Your Driver’s License After a DUI
A DUI conviction can impact your life both now and in the future. Not only will you face steep fines and possible jail time, but your license will most likely be suspended. With a suspended license, you may be wondering how you’ll get to work and have a stable living.
Furthermore, the state requires additional costs associated with your DUI if you want to reinstate your license.
License Suspension and Cost Under Pennsylvania DUI Law
Pennsylvania operates under a three-tier system is broken down into:
- Tier One – General Impairment (0.08% to 0.099%)
- Tier Two – High Impairment (0.10% to 0.159%)
- Tier Three – Highest Impairment (0.16% and higher)
The tier you fall under will determine what happens to your license.
With the first offense, there usually is no license suspension. However, second and third offenses result in a 12-month license suspension. You will also be required to install an ignition interlock device. This device requires drivers to perform a breathalyzer test before they start their car. If the device detects alcohol, the vehicle will not start.
Costs Associated Under Tier One
You are responsible for costs and fees associated with the interlock device. In Pennsylvania, those costs run between $75 and $105 monthly. In one year, you will have spent around $1,200 just to be able to start your car. In addition to this, you will be fined $300 for the first offense and up to $5,000 for the third offense. Fines for a second offense will fall somewhere in between.
If you own more than one vehicle and you plan to drive them, then each car will need an ignition interlock and the accompanying monthly fee
You immediately jump to tier two if you’re convicted of a DUI as one of the following regardless of your BAC:
- CDL holder
- School bus driver
- Under the age of 21
- Involved in a wreck
What Happens to My Driver’s License Under Tier Two?
First-time offenders under tier two will face a license suspension for 12 months. This includes installing an ignition interlock device for one year. Second and third offenses result in a license suspension for 12 to 16 months plus an ignition interlock device. Your license suspension is generally non-negotiable. Therefore, you must follow the rules of the suspension, or things can get a lot worse.
Costs Associated with Tier Two
Aside from the cost of the ignition interlock device stated above, first offenders will have fines of up to $5,000. Second and third offenders are required to pay fines of up to $10,000. This is on top of possible jail time.
Under tier three, first offenders will have their license suspended for 12 months. Second and third offenders result in a license suspension of 18 months. This includes drivers who refused chemical testing, used drugs, or used drugs in combination with alcohol.
The Costs Associated with Tier Three
Tier three penalties result in high costs. On top of extensive jail time, you will pay high fines. First offenders are required to pay a fine of up to $5,000. Second and third offenders must pay a fine no less than $1,500 to $2,500 plus fees involved with an ignition interlock device. When you add drugs into the situation, these penalties increase. This is especially true if drugs are used in combination with alcohol.
Schedule I, II, III, and IV drugs are Class I felony charges and include meth, ecstasy, cocaine, peyote, and others. Illegal trafficking of any of these drugs imposes penalties ranging from $5,000 to $250,000 along with jail time, and your license will be suspended. There are cases where you will not be eligible for license reinstatement.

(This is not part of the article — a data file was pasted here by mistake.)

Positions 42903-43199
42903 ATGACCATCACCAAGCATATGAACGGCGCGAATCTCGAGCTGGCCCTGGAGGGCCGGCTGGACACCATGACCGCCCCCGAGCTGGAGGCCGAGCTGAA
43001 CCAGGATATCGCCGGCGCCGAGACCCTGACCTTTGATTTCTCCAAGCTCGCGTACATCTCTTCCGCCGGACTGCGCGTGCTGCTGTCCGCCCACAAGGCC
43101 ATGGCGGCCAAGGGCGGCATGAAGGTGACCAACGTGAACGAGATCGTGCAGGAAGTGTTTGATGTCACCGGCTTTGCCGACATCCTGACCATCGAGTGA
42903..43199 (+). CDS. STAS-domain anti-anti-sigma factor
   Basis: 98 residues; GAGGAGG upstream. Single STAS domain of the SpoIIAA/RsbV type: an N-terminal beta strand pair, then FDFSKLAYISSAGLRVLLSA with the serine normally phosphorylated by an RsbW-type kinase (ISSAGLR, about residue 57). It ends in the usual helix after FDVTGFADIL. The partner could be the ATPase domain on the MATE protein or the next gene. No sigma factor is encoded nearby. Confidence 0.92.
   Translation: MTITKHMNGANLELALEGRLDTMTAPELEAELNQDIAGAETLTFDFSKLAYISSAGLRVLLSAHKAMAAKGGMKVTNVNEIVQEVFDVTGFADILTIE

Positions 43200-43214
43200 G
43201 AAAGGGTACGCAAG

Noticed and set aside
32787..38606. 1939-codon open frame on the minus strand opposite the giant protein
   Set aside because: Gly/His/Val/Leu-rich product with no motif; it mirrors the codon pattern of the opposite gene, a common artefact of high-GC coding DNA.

How Do I Get My License Reinstated After a DUI?
Fortunately, Pennsylvania has a system in place for people convicted of DUI to go to and from work. It’s called an occupational limited license.
Requirements for an Occupational Limited License
You still have to complete a minimum license suspension based upon the Three Tier DUI system and pay all the fines before your license can be reinstated. So, there will be a period of time that you will not be able to drive to and from work, or even in an emergency.
You Will Need Proof of Insurance
Before your license can be reinstated, you will have to show proof of SR22 insurance for every vehicle you drive. However, SR22 is not actually insurance. SR22 is a certificate provided to the state by the insurance carrier stating that you have the minimum auto insurance required by law.
Increased Insurance Rates
These rates are much higher. If you don’t keep this in place for three years, the insurance company will alert the state, and your license will be suspended again.
If you drive someone else’s car and they don’t have SR22, or they don’t want to provide SR22 for you, then you will be required to have SR22 on their vehicle when you drive it.
What if Other Family Members Need Your Car?
Suppose you own multiple cars that other family members depend on for transportation. In that case, you can apply for a waiver that allows them to drive that particular vehicle while your license is suspended. Do not let anyone drive a car that you own without this waiver. If they are caught driving your vehicle while your license is suspended and you don’t have a waiver in place, your license suspension can increase.
Contact a DUI Lawyer Today
Although losing your license can alter your life significantly, there are still options to have it reinstated. It’s essential to understand the costs of reinstatement and what is required by law. A DUI lawyer can inform you on the options you have for reinstatement depending on your case.
This may include treatment programs, installing an ignition interlock device, or obtaining restricted driving privileges for a time. It is never a good idea to handle a DUI charge yourself. Contact Worgul, Sarna & Ness today for a free consultation.